Are you unsure about the difference between Meeting and Exceeding NQS? How is it decided where your service lands? The answer lies in the three Exceeding Themes.
Three Exceeding Themes
The three exceeding themes are:
- Embedded in service operations (Theme 1).
Practice is embedded in service operations when it occurs consistently, frequently and intentionally as part of an ongoing process that is understood and implemented by all educators across all aspects of the program.
- Informed by critical reflection (Theme 2).
Critical reflection involves a deep level of regular and ongoing analysis, questioning and thinking that goes beyond evaluation and review. Critical reflection informs practice when the continuous reflection of all educators, individually and together, influences decision-making and drives continuous quality improvement.
- Shaped by meaningful engagement with families and/or the community (Theme 3).
Practice is shaped by meaningful engagement with families and/or the community when educators actively seek input, guidance and feedback from children, families and the community. Meaningful engagement with families and/or the community helps to shift thinking, shape ongoing practice and foster a culture of inclusiveness and sense of belonging for all.
To be rated Exceeding NQS overall, all Quality Areas must be at least Meeting NQS, and four or more Quality Areas must be Exceeding NQS, with at least two of these being Quality Areas 1, 5, 6 or 7. The higher level of quality is assessed against each of the 15 NQS Standards using the three Exceeding themes.
- About Exceeding, https://www.acecqa.gov.au/assessment/exceeding-nqs
What are the Quality Areas?
The Quality Areas are:
- QA1 - Educational Program and Practice
- QA2 - Children's Health and Safety
- QA3 - Physical Environment
- QA4 - Staffing Arrangements
- QA5 - Relationships with Children
- QA6 - Collaborative Partnerships with Families and Communities
- QA7 - Governance and Leadership
And within those Quality Areas are NQS standards. Each standard will be considered against the below.
Theme 1: Practice is Embedded in Service Operations
What exactly makes your practice consistent and frequent?
- Your high quality practice is usual for your service. It is obvious to assessors when changes have occurred ahead of Assessment and Rating and are not a part of your every day practice.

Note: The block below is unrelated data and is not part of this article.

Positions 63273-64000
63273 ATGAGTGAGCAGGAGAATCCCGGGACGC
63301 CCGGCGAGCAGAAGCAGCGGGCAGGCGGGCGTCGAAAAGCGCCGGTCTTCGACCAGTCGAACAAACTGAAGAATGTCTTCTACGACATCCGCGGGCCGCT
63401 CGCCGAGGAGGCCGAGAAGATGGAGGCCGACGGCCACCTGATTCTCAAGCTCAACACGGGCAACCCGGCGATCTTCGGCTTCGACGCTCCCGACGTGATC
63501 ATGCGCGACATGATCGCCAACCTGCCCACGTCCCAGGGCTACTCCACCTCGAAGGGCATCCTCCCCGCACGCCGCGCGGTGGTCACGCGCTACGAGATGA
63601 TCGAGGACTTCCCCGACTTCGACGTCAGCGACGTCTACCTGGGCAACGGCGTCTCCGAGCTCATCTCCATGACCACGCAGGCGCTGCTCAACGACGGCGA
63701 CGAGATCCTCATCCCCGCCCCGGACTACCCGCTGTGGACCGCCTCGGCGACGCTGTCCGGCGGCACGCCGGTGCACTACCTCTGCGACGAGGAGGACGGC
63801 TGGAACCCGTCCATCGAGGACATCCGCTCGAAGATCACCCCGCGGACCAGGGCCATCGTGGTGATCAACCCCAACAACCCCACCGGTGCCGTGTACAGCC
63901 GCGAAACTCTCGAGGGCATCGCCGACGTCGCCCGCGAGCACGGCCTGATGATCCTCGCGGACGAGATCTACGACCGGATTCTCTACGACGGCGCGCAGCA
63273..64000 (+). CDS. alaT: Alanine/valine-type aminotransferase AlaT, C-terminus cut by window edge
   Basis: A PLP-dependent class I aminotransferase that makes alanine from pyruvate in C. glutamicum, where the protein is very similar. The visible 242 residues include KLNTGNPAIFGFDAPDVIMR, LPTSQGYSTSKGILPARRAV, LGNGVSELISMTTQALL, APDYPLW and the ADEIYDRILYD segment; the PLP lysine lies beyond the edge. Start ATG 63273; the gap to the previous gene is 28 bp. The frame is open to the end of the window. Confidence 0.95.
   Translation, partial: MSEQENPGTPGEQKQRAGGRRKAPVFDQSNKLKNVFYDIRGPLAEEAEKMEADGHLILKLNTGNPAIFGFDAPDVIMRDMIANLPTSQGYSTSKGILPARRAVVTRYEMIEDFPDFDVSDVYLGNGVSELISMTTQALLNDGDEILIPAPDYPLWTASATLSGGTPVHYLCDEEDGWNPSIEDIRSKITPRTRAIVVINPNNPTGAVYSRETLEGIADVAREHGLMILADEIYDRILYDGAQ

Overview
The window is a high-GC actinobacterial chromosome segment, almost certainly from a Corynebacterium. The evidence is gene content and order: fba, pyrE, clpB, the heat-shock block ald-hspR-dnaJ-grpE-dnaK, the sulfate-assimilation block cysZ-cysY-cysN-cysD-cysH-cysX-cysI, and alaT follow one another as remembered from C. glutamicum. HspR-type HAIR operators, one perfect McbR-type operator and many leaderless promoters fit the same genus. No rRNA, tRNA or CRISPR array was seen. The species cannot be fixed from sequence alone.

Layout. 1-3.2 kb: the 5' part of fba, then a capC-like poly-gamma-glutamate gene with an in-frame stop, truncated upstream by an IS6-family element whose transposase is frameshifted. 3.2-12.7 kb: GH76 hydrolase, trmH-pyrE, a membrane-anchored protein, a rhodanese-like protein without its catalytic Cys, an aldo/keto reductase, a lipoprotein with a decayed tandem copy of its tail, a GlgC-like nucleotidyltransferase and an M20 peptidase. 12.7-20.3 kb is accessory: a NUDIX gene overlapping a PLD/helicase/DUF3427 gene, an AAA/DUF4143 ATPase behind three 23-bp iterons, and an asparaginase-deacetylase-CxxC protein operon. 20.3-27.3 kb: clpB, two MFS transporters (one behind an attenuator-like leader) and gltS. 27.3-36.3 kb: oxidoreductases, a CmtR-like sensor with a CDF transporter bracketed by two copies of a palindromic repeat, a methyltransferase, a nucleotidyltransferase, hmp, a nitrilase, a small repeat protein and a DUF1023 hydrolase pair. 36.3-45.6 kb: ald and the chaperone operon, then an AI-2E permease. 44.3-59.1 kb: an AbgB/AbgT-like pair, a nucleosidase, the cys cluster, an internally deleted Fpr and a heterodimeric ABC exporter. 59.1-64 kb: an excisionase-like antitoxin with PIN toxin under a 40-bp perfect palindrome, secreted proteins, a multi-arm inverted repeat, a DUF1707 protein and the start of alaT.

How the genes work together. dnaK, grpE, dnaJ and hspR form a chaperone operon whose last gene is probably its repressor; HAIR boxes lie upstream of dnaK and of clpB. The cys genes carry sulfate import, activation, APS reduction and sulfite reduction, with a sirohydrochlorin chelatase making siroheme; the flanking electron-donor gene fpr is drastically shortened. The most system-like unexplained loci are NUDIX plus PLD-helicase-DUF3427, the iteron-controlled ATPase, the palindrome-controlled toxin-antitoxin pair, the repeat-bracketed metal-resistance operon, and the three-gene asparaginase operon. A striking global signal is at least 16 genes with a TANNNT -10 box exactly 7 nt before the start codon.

- All your educators demonstrate consistent quality practice. This means all educators understand what is expected of them and they consistently perform to this high standard. Assessors will also be checked to ensure each educator's practice reflects a clear understanding of the requirements of the standard. This includes casual and part time educators.
- Assessors will check that the standards are reflected in your principles, practices, and philosophy.
Theme 2: Practice is Informed by Critical Reflection
Did you know there was a difference between reflection and critical reflection? Critical reflection involves considering, questions, analysing, and re-evaluating, it creates continuous improvement.
- Critical reflection is regular and ongoing and involves reflecting across areas of practice.
- It includes identifying opportunities for improvements and these improvements are actually implemented and critically reflected on.
- Educators own influence on their practice, their ideas, opinions, experiences, and biases, is recognised and critically reflected on including ongoing learning and development.
- Decision-making shows it draws on diverse perspectives.
Need more support in critical reflection? We include a range of supportive articles on the topic of Reflection. If you want support and prompts for your critical reflections, our Weekly Programming and Reflection Diaries are designed to support you in developing a creative program and critically reflecting on your practice.
Theme 3: Practice is Shaped by Meaningful Engagement with Families and/or the Community
This theme recognises the importance of children's ecological influences on their learning and development. The amount of interaction depends on your service and is recognised by the National Quality Standard. For example, school-aged services are expected to have higher interactions and strong relationships with schools and the community and fewer interactions with families. Whereas, services caring for younger children will have far greater interactions with families than the community.
- The voices of children, families, and the community will be reflected in your practice.
- Problem solving and shared decision-making between families and/or community and your practice will be evident.
- The community context and its unique environment, cultural and community practices will be reflected in your service.
- Inclusiveness is fostered through your practice.
Assessment and Rating
Assessors use the 'observe', 'discuss' and 'sight' technique to assess your practice.
Image from https://www.acecqa.gov.au/sites/default/files/2018-06/NewGuidanceDetermingExceedingNQS.pdf
Looking for more support and exceeding guidance? We have developed an Evidence Summary that includes Exceeding Guidance for NQS. It includes guidance on the three exceeding themes and helps you capture evidence for a smooth Assessment and Rating. You can check it out here, Exceeding Guidance for National Quality Standard: Evidence Summary.
You can find more support and resources here, https://www.acecqa.gov.au/assessment/exceeding-nqs.